Sounds pretty invasive to me. Pretty vulnerable to cheating, too.

    Terry K
  8. Dave Baker

    Dave Baker Guest

    Unfortunately our bandwidth is EXTREMELY limited - 8 bytes per hour (or
    transmission) in fact! :)

    However, having an onboard camera doing local logging & offloading the data
    back in port sounds like a possibility. I notice that there are digital
    cameras coming out now with built-in WiFi - it would be great if one of those
    could be set up to take a picture every X minutes into a big memory card,
    then automatically dump the pictures into a WiFi system as soon as the
    fishing boat came back to port!
    Unfortunately these boats are pretty rough & ready - something like this:
    although this is actually a squid boat I think, with all the light globes.
    Their fuel tanks might be a 44 gallon drum & their lines to their engines
    might be plastic garden hoses in the worst of cases. Seals tend to be a very
    small nuisance that is easily bypassed somewhere along the fuel line.
    I'll definitely give them (2) as an option.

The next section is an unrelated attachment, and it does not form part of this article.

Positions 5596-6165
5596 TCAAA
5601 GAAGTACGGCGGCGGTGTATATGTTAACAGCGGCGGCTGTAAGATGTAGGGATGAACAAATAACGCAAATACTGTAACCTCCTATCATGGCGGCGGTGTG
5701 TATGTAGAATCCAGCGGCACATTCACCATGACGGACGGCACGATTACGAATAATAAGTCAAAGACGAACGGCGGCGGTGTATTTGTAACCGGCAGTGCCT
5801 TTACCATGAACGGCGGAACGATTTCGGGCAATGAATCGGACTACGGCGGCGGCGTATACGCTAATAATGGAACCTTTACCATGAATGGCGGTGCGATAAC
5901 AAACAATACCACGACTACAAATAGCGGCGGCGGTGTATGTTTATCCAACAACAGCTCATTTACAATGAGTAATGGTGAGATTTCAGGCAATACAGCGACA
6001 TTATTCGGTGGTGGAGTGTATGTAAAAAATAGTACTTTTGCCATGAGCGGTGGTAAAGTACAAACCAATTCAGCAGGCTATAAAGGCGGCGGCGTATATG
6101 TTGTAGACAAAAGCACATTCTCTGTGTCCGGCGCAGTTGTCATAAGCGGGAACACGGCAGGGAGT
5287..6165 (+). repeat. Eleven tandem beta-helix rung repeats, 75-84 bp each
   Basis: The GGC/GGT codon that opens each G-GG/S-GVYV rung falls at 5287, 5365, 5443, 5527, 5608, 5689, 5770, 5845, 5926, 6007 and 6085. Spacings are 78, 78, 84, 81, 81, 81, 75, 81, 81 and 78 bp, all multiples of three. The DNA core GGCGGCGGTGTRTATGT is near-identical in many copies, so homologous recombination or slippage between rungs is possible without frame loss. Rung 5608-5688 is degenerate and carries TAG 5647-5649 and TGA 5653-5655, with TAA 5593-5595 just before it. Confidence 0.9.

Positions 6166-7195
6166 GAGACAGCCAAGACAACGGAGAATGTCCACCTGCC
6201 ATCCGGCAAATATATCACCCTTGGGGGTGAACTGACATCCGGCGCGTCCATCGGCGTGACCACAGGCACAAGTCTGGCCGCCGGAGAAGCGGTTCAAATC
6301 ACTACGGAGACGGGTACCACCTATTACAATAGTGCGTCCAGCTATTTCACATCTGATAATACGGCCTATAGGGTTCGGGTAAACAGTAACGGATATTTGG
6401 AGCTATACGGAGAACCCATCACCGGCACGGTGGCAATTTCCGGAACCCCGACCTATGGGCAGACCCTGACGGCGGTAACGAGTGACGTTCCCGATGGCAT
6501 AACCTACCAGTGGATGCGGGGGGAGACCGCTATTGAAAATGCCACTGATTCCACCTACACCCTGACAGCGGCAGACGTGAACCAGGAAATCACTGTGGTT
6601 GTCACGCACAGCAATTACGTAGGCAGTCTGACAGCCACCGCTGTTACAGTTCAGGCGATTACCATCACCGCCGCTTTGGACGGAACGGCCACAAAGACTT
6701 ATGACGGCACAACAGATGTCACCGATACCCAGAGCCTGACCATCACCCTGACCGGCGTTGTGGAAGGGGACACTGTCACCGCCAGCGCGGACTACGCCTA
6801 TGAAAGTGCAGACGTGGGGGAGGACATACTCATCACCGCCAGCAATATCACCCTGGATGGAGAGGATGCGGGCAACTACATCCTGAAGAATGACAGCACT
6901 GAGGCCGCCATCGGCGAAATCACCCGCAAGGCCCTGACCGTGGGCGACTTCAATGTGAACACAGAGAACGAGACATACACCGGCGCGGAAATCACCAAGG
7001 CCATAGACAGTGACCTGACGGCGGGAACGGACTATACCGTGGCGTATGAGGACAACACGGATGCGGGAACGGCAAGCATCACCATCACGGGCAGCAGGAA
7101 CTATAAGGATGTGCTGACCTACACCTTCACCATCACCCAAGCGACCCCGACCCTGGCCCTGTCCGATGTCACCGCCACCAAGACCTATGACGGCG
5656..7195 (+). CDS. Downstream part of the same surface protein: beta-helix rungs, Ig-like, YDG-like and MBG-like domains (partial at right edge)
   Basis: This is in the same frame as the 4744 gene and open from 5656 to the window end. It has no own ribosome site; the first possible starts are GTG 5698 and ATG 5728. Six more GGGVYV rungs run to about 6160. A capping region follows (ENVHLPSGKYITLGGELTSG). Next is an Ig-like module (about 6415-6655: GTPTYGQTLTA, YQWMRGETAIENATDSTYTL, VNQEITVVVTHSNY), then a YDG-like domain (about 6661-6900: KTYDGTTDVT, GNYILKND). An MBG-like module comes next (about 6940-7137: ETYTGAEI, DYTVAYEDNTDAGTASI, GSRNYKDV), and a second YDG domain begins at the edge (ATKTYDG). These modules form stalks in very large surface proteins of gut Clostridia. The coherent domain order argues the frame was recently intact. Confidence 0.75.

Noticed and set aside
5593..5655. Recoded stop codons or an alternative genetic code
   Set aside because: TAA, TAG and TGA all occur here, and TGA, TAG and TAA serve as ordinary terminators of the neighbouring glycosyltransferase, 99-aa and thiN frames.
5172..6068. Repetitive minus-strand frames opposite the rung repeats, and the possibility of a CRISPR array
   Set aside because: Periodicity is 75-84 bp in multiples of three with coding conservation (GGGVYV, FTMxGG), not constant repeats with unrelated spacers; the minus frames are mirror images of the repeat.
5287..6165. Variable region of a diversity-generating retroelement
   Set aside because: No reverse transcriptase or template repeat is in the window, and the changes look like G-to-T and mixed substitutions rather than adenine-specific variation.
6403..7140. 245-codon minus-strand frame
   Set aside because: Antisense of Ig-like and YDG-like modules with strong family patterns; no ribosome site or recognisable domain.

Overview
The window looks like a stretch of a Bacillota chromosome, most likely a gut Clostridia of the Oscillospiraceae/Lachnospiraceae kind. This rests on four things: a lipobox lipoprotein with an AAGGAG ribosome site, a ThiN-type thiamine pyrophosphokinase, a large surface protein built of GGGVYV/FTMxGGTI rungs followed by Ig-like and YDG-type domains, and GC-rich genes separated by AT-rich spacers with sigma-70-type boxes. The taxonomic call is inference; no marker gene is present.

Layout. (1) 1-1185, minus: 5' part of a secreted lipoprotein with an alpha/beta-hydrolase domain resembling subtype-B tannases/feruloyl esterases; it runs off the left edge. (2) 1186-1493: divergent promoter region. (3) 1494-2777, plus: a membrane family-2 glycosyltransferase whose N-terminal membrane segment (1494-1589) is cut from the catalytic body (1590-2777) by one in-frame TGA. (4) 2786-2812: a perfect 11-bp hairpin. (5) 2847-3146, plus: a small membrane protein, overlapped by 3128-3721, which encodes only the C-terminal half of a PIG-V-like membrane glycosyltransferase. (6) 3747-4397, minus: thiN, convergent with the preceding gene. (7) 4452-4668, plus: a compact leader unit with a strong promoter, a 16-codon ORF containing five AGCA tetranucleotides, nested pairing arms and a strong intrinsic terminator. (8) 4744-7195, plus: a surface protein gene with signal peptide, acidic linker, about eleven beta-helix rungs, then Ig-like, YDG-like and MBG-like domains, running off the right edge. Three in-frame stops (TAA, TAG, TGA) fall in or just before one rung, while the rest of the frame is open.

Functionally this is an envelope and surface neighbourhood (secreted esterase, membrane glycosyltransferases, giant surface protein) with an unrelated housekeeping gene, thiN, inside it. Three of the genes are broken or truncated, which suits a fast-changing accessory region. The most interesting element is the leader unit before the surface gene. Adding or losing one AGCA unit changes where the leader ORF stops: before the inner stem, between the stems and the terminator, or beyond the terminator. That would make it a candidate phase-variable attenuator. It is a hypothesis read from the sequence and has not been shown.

Probably hard to find observers that would want to go out on these sort of
    boats! :) And they couldn't do it on every voyage for every boat anyway, so
    the fishermen would just change tactics if the observer were to come onboard
    for a voyage. We are after an electronic method that can find patterns of
    abuse of the system to allow fuller investigation by humans later.

    Thanks for all the good ideas from the participants in the thread though -
    it's been most educational.

Ask a Question
Want to reply to this thread or ask your own question?
You'll need to choose a username for the site, which only take a couple of moments (here). After that, you can post your question and our members will help you out.
Electronics Point Logo
Continue to site
Quote of the day